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I just experienced a roller coaster with Citi recon where I had to go through a total of four phone calls to get a final decision on my recent credit card application for the Hilton Reserve card. During these phone calls I learned a couple of things about the Citi recon process (including one thing that kind of surprised me), and I thought I’d share my experience to my readers.
- Related: Citi AAdvantage Platinum Select World Elite Review
- Related: Citi AAdvantage Executive World Elite Mastercard Review
My ongoing streak
Before applying for the Hilton Reserve card, I was riding a 17-card approval streak. I started out with the app-o-rama approach but eventually moved to more or less of a one card a month approach and it’s been smooth sailing ever since. Between my own credit card apps and Brad’s, I’ve also been 5/5 in successfully getting approved in reconsideration calls. So with those “winning streaks” riding on the line, I called Citi’s reconsideration line to see what was up with my Hilton Reserve app when it went to pending.
The first call
After receiving the pending message, I immediately called Citi reconsideration to see what the decision would be on my card. That’s when the rep told me that I’d been denied! I inquired about doing a recon session but she stated that she couldn’t do anything until a few days and the only thing she could tell me is that the rejection “had something to do with my credit report” (…ya think!?).
The second call
So I waited until after I received my official rejection letter from Citi in the mail to call back. The reason listed for the rejection: too many inquiries. After getting so many cards over the course of the past year, I knew I was getting to that point of having too many inquiries and that I’d need to slow down, so this came as no surprise. However, I still wanted to see if I could get around it.
This time when I called, the rep I got a hold of was able to review my application. He put me on hold for no longer than 2 minutes and when he got back on the phone he informed that I was being denied for too many inquiries and that there’s nothing he could do. No transfer of credit, no other reconsideration, no anything. I could tell there was absolutely no budging with him so I just decided to try again later.
The third call
A couple of days later I called Citi back. The rep that answered sounded less experienced than the others I’d spoken with and that made me feel a bit better about my approval odds. I directed the phone call session a little differently than my previous calls, though.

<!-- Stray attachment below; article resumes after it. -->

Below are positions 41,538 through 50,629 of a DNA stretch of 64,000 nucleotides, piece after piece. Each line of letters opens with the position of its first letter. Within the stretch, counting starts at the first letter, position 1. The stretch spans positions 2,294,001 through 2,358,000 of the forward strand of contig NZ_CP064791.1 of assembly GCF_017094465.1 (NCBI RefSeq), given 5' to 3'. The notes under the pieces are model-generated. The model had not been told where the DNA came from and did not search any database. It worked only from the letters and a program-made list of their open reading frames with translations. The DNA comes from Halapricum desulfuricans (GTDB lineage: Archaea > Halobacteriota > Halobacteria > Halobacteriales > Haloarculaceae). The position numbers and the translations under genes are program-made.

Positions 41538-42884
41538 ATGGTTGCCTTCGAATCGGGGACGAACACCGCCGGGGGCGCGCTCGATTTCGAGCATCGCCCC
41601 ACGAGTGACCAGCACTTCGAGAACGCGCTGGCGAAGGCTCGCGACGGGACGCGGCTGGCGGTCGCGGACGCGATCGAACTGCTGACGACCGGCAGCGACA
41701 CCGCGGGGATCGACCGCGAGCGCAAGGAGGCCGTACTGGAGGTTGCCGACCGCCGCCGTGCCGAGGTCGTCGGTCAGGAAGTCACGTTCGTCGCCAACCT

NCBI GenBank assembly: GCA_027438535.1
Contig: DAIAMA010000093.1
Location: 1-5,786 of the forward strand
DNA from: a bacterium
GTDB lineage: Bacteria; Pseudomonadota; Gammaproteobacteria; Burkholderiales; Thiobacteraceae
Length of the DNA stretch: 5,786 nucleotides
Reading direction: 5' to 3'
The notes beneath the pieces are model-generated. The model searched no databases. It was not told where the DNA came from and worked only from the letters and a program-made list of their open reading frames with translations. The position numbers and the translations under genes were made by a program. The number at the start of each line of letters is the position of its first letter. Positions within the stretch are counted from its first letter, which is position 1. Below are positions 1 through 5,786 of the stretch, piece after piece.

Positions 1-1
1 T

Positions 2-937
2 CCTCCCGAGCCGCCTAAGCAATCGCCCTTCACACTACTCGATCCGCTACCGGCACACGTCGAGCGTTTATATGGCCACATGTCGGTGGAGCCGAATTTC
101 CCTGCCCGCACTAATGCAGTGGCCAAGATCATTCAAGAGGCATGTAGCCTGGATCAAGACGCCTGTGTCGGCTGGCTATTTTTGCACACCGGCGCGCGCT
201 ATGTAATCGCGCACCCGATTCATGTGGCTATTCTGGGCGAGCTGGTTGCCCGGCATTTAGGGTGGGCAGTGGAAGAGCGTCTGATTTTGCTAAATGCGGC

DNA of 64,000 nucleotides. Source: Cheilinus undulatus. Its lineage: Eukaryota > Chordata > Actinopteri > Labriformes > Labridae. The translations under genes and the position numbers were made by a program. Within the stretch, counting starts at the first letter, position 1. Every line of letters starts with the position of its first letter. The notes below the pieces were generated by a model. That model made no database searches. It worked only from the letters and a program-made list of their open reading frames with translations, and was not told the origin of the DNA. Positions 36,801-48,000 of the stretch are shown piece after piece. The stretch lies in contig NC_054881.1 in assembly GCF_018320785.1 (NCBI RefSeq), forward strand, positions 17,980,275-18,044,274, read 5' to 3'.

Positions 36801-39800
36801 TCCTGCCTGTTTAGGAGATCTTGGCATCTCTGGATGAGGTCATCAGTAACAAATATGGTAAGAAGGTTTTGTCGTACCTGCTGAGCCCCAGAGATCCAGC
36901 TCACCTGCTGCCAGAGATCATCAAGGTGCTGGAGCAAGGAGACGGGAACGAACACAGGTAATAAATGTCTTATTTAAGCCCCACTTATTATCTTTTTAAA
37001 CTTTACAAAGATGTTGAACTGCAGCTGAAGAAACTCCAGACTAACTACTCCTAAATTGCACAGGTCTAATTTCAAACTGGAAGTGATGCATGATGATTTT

This time, as soon as he asked me, “what can I do for you?”, I quickly remarked that I had received a letter stating that I’d been denied due to too many inquiries and that I wanted to “offer some context” for those inquires. This “context” is the same context I’ve successfully used for all of my previous reconsideration calls that have been related to the too many recent inquiries issue.
I explained that I’d opened 3 companies over the course of the previous 12 months and that I’d been trying to use those different credit cards to segregate my business expenses (all true).
The rep confirmed that he would consider this explanation in the approval reconsideration. He then put me on hold for about 15 minutes, intermittently popping back in to make sure I was still on the line. Finally, after about 15 minutes, my recon strategy proved to work again and he informed me that he had overturned the denial! My streak was now 18 cards in a row and 6/6 on recon calls!
The rep then put me on hold one last time. After a couple of minutes, he got back on the line and I could just tell something was wrong by the tone of his voice. “Yeah, ummm…., I’m really sorry but I just got through speaking with my supervisor and we’re not going to be able to approve you….” he told me.
WHAT!? I couldn’t believe that’d really just happened — I was still in the middle of my victory dance. I asked him what happened that made the decision change.
He told me that he had missed some things but that his supervisor caught them. So naturally I asked him, “What do you mean you missed some things? What exactly did you miss?”